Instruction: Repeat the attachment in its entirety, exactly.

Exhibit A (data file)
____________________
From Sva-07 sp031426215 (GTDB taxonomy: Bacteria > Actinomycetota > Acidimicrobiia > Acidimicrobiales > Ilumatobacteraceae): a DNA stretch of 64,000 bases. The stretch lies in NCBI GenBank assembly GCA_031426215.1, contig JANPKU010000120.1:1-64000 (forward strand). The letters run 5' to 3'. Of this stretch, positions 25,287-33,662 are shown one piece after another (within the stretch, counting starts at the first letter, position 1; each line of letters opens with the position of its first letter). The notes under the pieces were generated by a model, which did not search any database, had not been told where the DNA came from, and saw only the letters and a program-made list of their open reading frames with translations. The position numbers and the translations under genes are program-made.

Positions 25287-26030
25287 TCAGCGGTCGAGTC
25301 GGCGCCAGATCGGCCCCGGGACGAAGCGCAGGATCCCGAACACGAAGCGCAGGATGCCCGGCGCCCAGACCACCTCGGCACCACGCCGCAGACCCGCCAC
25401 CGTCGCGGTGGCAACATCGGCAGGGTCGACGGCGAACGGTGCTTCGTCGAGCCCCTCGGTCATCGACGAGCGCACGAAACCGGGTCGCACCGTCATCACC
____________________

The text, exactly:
From Sva-07 sp031426215 (GTDB taxonomy: Bacteria > Actinomycetota > Acidimicrobiia > Acidimicrobiales > Ilumatobacteraceae): a DNA stretch of 64,000 bases. The stretch lies in NCBI GenBank assembly GCA_031426215.1, contig JANPKU010000120.1:1-64000 (forward strand). The letters run 5' to 3'. Of this stretch, positions 25,287-33,662 are shown one piece after another (within the stretch, counting starts at the first letter, position 1; each line of letters opens with the position of its first letter). The notes under the pieces were generated by a model, which did not search any database, had not been told where the DNA came from, and saw only the letters and a program-made list of their open reading frames with translations. The position numbers and the translations under genes are program-made.

Positions 25287-26030
25287 TCAGCGGTCGAGTC
25301 GGCGCCAGATCGGCCCCGGGACGAAGCGCAGGATCCCGAACACGAAGCGCAGGATGCCCGGCGCCCAGACCACCTCGGCACCACGCCGCAGACCCGCCAC
25401 CGTCGCGGTGGCAACATCGGCAGGGTCGACGGCGAACGGTGCTTCGTCGAGCCCCTCGGTCATCGACGAGCGCACGAAACCGGGTCGCACCGTCATCACC